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10.9Summary

  • Bioethics is a new research field born in the United States in the 1970s. From the academic perspectives, it studies over-interpreted medical ethics and various issues concerning the values of life science research.
  • At its core is a model to protect the human rights of test subjects in clinical research. Initially having been created out of profound remorse for the inhuman experiments on human bodies conducted during the Second World War, bioethics sets human dignity as its main principle. Specific regulatory procedures focus particularly upon informed consent by the test subject and the screening of research projects by the Institutional Review Board.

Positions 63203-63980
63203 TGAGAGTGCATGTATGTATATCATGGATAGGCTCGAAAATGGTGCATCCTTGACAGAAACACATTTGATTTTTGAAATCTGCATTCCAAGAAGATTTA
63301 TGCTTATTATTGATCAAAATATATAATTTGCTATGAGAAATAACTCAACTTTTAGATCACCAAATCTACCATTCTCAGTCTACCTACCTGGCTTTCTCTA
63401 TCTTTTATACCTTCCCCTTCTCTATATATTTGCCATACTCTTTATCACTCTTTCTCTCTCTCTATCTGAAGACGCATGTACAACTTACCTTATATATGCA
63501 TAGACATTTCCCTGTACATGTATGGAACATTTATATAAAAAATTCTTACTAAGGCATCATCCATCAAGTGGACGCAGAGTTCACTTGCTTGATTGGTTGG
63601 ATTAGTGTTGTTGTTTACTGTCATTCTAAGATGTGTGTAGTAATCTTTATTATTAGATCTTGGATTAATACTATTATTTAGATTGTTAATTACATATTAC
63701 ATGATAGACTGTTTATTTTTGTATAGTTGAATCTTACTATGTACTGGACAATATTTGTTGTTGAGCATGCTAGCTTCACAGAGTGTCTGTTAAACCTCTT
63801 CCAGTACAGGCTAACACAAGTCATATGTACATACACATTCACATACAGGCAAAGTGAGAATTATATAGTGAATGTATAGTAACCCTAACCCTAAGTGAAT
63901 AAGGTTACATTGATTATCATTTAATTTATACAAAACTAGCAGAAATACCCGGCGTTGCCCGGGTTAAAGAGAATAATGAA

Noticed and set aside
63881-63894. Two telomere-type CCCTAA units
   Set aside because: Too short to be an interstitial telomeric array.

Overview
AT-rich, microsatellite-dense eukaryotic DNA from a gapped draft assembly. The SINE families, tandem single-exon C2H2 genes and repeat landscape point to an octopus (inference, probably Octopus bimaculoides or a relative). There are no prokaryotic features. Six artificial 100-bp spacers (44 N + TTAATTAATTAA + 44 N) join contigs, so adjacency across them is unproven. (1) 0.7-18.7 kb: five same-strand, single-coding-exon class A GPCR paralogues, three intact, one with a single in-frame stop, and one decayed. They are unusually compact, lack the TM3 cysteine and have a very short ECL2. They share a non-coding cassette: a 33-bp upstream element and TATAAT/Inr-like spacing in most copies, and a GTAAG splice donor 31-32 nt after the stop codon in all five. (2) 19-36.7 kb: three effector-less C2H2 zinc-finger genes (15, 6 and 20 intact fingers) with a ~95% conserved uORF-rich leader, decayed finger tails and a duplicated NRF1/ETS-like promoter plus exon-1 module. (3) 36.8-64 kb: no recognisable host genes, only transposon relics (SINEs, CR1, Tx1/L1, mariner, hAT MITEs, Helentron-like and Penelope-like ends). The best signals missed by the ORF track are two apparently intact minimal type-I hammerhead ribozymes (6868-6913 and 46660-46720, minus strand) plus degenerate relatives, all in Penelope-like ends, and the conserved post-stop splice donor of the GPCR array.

• In addition, the discussion on bioethics overlaps the Christian concept of values. The controversy on the liberalization of abortion stirred the debate on at what stage a human embryo is considered a human. In Europe, many countries have enacted laws regulating reproductive technologies.
  • In the United States, human body parts are being commercialized, which the European society condemns. The European society is heading towards constituting separate laws regarding the handling of the human body, while aspiring common European bioethical principles.

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